Read Lizzie's Story by Lucy V. Hay Online


What if... You could play out everything that *could* happen next in your life? On the eve of her eighteenth birthday, Lizzie finds herself pregnant: she’s literally days away from her exam results and university beckons around the corner. The bright Lizzie has big plans, but can she have the life she wanted, with a baby in tow? What will her family and friends say? And whWhat if... You could play out everything that *could* happen next in your life? On the eve of her eighteenth birthday, Lizzie finds herself pregnant: she’s literally days away from her exam results and university beckons around the corner. The bright Lizzie has big plans, but can she have the life she wanted, with a baby in tow? What will her family and friends say? And what will the baby’s father choose to do: stay out of it, or stand by her? Working on the notion some moments in time are destined or unchangeable, Lizzie will take a pregnancy test, then have to choose what to do next. She will be faced with ALL of the possible outcomes of her decision, such as abortion, miscarriage and single parenthood. THE DECISION: LIZZIE’S STORY will appeal to readers of Sarah Dessen, Lauren Oliver and Judy Blume, as well as movies like JUNO, RUN LOLA RUN and SLIDING DOORS....

Title : Lizzie's Story
Author :
Rating :
ISBN : 20934404
Format Type : Kindle Edition
Number of Pages : 160 Pages
Status : Available For Download
Last checked : 21 Minutes ago!

Lizzie's Story Reviews

  • Susan Hampson
    2019-04-11 18:06

    This is the story of Lizzie, almost 18 and just found out she is pregnant. The author then shows how Lizzie's choices and the influences of other people in her life can send her down different paths. I thought the concept of the story was good but it did lack research in some places. Daisy, the baby in one senerio, was speaking 10 to15 words at nearly one year old. If she was she was quite exceptional as babies don't normally speak so many words until about 18 months. As I believe this book will be read by mainly teenagers who may have babies it could be worrying for them. The other unbelievable part for me was the police search for her, at 18 (with the exception of one day) I am pretty sure that the family would have been told that someone not answering their phone for just 2 hours would not warrant a search. No -one even knew she was pregnant, so it wasn't like they would be concerned she would harm herself.I do wish the author good luck for the future in writing books, just more research needed.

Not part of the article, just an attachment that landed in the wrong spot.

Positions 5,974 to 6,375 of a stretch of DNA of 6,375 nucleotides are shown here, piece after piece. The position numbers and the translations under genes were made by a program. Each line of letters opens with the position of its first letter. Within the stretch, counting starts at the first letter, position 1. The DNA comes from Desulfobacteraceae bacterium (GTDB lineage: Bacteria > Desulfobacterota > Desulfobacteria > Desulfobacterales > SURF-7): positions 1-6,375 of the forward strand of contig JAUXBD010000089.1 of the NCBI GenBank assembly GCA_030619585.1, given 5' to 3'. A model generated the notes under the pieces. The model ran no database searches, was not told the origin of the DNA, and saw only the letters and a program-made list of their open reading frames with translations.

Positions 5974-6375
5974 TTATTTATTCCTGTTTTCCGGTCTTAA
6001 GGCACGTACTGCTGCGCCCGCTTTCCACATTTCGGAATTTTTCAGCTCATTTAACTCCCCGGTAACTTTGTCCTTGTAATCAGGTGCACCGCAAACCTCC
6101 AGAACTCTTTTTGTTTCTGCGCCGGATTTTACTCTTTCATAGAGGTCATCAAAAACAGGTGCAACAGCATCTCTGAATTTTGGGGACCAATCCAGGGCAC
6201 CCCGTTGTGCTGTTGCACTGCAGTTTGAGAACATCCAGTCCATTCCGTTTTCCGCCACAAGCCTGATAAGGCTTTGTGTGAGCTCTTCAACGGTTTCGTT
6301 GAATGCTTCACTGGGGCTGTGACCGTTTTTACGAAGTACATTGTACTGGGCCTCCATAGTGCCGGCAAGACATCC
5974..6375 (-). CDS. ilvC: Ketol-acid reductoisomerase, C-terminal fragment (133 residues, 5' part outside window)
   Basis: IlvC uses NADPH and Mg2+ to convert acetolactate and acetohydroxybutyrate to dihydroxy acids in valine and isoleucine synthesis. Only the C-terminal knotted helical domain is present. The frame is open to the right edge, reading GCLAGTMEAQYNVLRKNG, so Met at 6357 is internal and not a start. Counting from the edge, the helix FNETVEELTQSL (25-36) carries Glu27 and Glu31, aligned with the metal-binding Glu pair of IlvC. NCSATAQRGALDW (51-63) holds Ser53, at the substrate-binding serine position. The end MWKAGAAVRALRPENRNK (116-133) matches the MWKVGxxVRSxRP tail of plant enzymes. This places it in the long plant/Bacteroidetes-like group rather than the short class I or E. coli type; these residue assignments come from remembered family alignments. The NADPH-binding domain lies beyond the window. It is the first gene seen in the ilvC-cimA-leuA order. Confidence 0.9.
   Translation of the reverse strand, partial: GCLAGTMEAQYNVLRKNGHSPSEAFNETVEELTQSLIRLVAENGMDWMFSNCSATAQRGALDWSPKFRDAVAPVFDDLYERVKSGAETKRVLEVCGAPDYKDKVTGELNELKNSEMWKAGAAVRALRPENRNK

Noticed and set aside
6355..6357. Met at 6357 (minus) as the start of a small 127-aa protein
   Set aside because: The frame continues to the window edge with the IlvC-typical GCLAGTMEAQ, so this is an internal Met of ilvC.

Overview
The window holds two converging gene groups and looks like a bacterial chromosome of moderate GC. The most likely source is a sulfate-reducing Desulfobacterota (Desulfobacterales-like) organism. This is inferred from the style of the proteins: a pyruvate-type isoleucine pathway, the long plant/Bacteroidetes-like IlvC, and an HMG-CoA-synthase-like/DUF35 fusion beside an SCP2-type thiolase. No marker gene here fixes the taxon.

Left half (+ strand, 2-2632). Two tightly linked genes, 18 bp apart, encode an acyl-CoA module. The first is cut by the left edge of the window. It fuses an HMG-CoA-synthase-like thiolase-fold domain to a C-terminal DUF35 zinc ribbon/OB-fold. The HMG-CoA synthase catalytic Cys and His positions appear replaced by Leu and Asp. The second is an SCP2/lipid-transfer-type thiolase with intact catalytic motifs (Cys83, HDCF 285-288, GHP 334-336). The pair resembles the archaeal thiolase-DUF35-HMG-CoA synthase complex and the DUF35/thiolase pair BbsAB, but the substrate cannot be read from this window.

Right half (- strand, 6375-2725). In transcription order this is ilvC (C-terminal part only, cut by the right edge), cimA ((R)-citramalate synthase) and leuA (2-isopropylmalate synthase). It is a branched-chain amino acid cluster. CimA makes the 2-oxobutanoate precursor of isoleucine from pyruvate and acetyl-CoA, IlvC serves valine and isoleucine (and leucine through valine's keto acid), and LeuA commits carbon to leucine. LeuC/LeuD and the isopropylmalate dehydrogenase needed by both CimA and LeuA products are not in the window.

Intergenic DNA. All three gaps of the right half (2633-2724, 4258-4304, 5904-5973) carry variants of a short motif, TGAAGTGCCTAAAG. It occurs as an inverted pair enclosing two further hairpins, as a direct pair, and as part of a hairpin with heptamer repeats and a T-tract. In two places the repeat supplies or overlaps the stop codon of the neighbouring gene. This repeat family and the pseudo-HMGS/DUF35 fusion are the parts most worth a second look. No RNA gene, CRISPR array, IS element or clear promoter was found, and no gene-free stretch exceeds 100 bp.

• Ellen
    2019-03-26 18:19

    This book has been living on my kindle since October 2015 so I decided to bump it up, I'm now regretting leaving it so long. A really uplifting story about teenage pregancy and the decisions that go with that. It reminded me of Sliding Doors in that Lizzie discovers she is pregnant and then "transported" trhough varying outcomes dependant on her decision. I liked that Lizzie grew as a person after each transition (although she is unaware they have happened). It was interesting to see what her perceptions were and then the reality of how those close to her would react. Often they were the exact opposite of what she expected. Highly recommend!

  • Michelle
    2019-04-15 21:21